By Steven Butel and Martin Bureau – Originally published on Water Canada.
At WEFTEC 2022, ALTRA shared their results from concrete casts made using proprietary ingredients mixed with PFAS concentrates from a landfill leachate treated by foam fractionation.
At WEFTEC 2022, we had the opportunity to present ALTRA PFAS Treatment results for two projects where 1,600 m³ of landfill leachates were treated. Results were more than promising. These projects showed that it was possible to remove very significant portions (up to 99.5 per cent) of the long-chain PFAS (PFHpA, PFHxS, 6:2 FTSA, PFOA, PFOS, PFNA, 8:2 FTSA, PFDA), using a continuous foam fractionation process at flowrates between 60 and 160 L per minute. More importantly, results showed that the sum of all PFAS detected (including short-chain) in the leachates could be removed by 70 per cent and greater, indicating that a large proportion of short-chain PFAS (PFMPA, PFPeA, PFBS, 4:2 FTSA, PFHxA, PFPeS, PFBA) could be removed by foam fractionation alone (up to 60 per cent removal of the short-chain PFAS detected). This could be achieved by using appropriate additives, or no additives, depending on the specific chemical composition of the leachates. In some cases, best results were obtained without any additives, while in others a low dosage of surfactant (e.g., soap), cationic or anionic depending on the leachate treated, helped optimize the PFAS removal process. Finally, results indicated that the volume of PFAS concentrate solution generated by this foam fractionation process could be as low as approximately 1 per cent of the incoming leachate, and even lower to 0.1 per cent if a downstream concentrator was used.
If treated leachate PFAS targets imposed by state and federal authorities in the USA warrant it, polishing of foam fractionation treated leachate using downstream media capture (granular activated carbon or ion exchange resins, and others) can be added to achieve even lower PFAS concentrations in the treated leachate. In Canada, current recommended PFAS targets remain sufficiently high and can be met using foam fractionation only without requiring downstream media capture.
These results indicate that it is possible to remove PFAS in the leachates using the foam fractionation processes prior to releasing them into downstream WWTP. Depending on the individual PFAS concentrations and PFAS types in the incoming leachates, foam fractionation alone could be enough to deal with PFAS in the landfill leachates.
A question yet remains: what do we do with the PFAS concentrate generated by foam fractionation? Since landfills are known to sequester and transform PFAS, a possibility would be to send the PFAS concentrates directly back into the landfill. Recycling PFAS concentrates back to the landfill may result in increased PFAS concentrations in the raw leachate. However, landfill operators have shared that they believe that the increase would be negligible due to inherent dilution occurring in landfills. Some could argue that the initial liability associated with the PFAS concentrates remains and even increases if recirculated back to the landfill in a never-ending cycle, but from an economic standpoint, this would appear the most cost-effective solution.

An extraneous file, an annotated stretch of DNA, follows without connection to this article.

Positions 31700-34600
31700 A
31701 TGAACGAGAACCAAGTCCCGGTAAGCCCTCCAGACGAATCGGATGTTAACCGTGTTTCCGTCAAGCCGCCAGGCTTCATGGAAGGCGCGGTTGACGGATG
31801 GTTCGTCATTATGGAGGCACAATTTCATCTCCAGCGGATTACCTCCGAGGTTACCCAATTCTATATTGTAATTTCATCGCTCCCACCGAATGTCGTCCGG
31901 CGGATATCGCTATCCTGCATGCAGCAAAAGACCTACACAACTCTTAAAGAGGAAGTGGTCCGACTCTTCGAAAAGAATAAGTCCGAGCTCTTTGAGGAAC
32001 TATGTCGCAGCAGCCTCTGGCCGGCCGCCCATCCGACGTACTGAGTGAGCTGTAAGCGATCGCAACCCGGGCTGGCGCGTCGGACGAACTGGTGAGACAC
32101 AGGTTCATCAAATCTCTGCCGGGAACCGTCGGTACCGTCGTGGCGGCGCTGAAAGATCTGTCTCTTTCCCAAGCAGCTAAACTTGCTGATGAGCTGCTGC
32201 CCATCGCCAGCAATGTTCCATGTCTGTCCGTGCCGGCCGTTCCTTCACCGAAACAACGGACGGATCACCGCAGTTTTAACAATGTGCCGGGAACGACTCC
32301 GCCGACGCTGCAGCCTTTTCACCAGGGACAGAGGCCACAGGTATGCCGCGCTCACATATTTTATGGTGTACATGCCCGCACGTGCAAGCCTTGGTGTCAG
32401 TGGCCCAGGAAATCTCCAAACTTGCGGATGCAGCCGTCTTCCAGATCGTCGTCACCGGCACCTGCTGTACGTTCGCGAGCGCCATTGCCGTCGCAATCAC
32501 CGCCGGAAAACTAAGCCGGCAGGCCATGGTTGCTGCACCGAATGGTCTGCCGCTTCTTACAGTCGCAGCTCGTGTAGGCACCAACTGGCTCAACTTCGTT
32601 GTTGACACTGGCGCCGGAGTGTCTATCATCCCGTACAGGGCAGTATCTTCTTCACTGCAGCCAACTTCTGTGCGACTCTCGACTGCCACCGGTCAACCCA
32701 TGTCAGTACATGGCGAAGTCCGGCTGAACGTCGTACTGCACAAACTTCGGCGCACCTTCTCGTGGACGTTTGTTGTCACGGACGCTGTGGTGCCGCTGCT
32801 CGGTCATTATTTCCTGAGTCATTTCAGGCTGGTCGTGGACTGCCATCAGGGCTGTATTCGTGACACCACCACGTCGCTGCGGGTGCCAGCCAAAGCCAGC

Another solution is to sequester the PFAS concentrates permanently. To this end, recent advances have been reported in the domain of PFAS encapsulation and stabilization in concrete casts. Again at WEFTEC 2022, we shared our results from concrete casts made using proprietary ingredients mixed with PFAS concentrates from a landfill leachate treated by foam fractionation. As part of the testing protocols to demonstrate the effectiveness of this method, the concrete cast was subjected to an EPA approved test method, aiming at simulating 100 years of exposure in a landfill. The cast were exposed to a synthetic leaching procedure with the resulting liquids analyzed for PFAS. The results demonstrated that using this method most of the PFAS were successfully encapsulated and stabilized within the casts. This method appears promising as a very effective, long-term way to manage the PFAS concentrates generated by foam fractionation.
Some jurisdictions will require PFAS concentrates to be destroyed. Various thermo-oxidation (for the experts, thermal desorption, sub-critical or supercritical wet air oxidation) and electro-oxidation processes are currently being developed but most are not yet commercial. However, some of these are proving to be quite appealing. PFAS destruction results from electro-oxidation (boron doped diamond electrodes) previewed at WEFTEC 2022 showed extremely effective destruction of PFAS concentrates from landfill leachates. Other technologies are also reported to be effective, based on plasma for instance. The challenge with these technologies will be cost-effectiveness and environmental permitting for on-site destruction.
While PFAS remediation remains a real challenge on many accounts, point-source treatment is part of the solution.
Irrespective of whether they are sequestered, stabilized, or destroyed, PFAS in landfill leachates as well as in other types of PFAS-contaminated streams (groundwater from firefighting training areas, industrial rejects, etc.) will still need to be concentrated by a factor of 1,000, if not more, for these PFAS end-of-life avenues to become affordable, practicably speaking.
While PFAS remediation remains a real challenge on many accounts, point-source treatment is part of the solution. For landfill operators, cost-effective solutions are being demonstrated in the field today, which brings some reasonable confidence that ultimately the PFAS challenge will be overcome.
Steven Butel and Martin Bureau are with ALTRA PFAS Solutions